Sunday, July 28, 2013

Video Tutorial: How to Take a Template of Your Horse's Back

The "how to take a template" video is done and up for public viewing!  Huge freakin' kudos to:  1)  My husband Hasso for his professional guidance in piecing this project together, for shooting and editing it, and for his ability to psychically interpret my harum-scarum gesticulating, barking, hooting, and random input.  2)  To Jessica van Eyck of Northshire Farm and her horse Wanted for all their help, and for providing such a lovely location for shooting.  I cannot adequately express my thanks.  You folks freakin' rock.



Anonymous said...


Thank you on behalf of lots of riders. You have created a fabulous resource and I plan to keep it on file fora long Tim!


Anonymous said...

Thank you! Very informative. How important is it that tracing #3 be drawn level on the paper? If the horse is built uphill or downhill, can you tell that from the template or is that done looking at photographs?
Thanks, Robyn

saddlefitter said...

Heather, thanks for the kind words. I have my husband to thank for putting it all together coherently.

Robyn, great question! You can put tracing #3 wherever you like - I usually find that it fits best when you place the curve diagonally on the paper. There is a way that you can reckon dead level, but it requires another piece of equipment for the person doing the template, and it's pretty fiddly. It's far easier to look at a conformation shot of the horse (which I ask to be included with the template) and assess what qualifies as "level" for each topline.

nat said...

So a question I have (and I see this in every saddle fitting or online, or whatever, so not a slight to you specifically..just a nagging issue I have in general), is why no one shows to fit a) saddle on the horses back/bare trees (western or english saddles) b)drawing templates (particularly the last one) with the horse's back RAISED...we always see fit on a standing, neutral horse... I have HUGE issues with saddle fit, as my horse already has a relatively flat (front to back) back, and when she raises her back in proper form, it is flatter yet.. so every saddle I put up there ends up with too much rock, especially when she raises her back. So first thing I do when trying to find a saddle is do a 'belly lift' (fingers under tummy scratching hard, to raise the back up) to raise her back up and see how a saddle fits THEN... often the saddle that might have fit in a neutral position, does not fit at that point. So then we wonder why our horses are hard to collect and get their backs up.... I finally ended up with a custom saddle, and said saddle maker was the first to ask me to lift the horse's back when testing out tree sizes and taking pics of the horse and the like...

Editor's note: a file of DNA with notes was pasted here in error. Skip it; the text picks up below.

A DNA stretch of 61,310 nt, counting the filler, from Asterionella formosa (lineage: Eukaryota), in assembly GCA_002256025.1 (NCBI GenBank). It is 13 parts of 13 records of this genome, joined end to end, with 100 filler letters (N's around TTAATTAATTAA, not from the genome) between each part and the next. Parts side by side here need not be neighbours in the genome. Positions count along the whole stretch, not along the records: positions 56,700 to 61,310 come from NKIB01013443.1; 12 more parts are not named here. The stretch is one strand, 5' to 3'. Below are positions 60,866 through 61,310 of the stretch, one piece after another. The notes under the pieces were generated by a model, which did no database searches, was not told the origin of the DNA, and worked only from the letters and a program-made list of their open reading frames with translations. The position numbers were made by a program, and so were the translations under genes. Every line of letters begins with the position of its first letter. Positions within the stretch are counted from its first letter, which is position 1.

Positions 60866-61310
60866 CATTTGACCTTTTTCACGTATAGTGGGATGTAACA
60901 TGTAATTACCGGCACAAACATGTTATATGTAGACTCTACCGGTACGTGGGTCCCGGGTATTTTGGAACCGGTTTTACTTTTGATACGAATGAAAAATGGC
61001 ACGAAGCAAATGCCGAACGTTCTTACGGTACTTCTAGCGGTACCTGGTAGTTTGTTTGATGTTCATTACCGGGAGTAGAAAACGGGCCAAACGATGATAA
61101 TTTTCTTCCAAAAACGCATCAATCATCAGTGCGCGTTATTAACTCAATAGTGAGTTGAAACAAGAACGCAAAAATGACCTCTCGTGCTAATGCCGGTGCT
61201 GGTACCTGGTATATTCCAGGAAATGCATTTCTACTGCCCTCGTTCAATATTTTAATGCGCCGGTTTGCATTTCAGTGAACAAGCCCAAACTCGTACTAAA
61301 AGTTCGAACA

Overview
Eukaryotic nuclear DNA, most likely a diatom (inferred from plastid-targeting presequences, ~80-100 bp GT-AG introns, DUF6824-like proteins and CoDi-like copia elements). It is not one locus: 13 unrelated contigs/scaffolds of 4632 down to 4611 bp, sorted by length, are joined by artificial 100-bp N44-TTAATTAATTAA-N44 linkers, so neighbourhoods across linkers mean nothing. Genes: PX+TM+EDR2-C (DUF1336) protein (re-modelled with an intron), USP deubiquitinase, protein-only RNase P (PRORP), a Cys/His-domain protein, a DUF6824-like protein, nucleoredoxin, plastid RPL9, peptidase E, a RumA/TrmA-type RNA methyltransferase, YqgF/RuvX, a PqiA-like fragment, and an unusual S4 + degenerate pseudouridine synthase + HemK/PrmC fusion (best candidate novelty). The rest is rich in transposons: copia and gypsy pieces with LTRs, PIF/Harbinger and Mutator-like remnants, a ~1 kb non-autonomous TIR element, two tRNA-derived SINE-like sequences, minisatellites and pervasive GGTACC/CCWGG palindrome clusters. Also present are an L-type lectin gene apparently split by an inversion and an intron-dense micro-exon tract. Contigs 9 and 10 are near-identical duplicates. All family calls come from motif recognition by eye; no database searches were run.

saddlefitter said...

Good questions, Nat. One reason that trees aren't commonly used when doing fitting is the panel configuration can have as much (and sometimes more) of an effect on the fit than tree shape - for example, a dippy-backed horse can be fitted with a fairly straight tree if a deeper front panel - like a K or skidrow type - is used.
So if your fitter put a flat tree on your dippy-backed horse and it wound up bridging, you might question its suitability. Another reason is that a good fitter should be familiar enough with the trees used in the saddles they're selling (or recommending) to know which would suit best without having to carry them around. Finally, trees are expensive to buy (a couple hundred dollars or more each) and awkward to carry around.

As far as taking a tracing of the horse's back when it's raised, some folks do that - it's a bit more work, and can be difficult to take accurately. When I'm doing a fitting, I often tickle the belly to lift the back and note the extent of the change. However, it can be a false indication of what your horse's back does when s/he is actually moving - for example, most endurance and trail horses don't have as much lift in their backs when they work as dressage horses do. I think active fit is the real test - having the horse and rider try the saddle under real-life conditions. That's the philosophy behind the one week trial policy. Glad you were able to get your fitting issues resolved!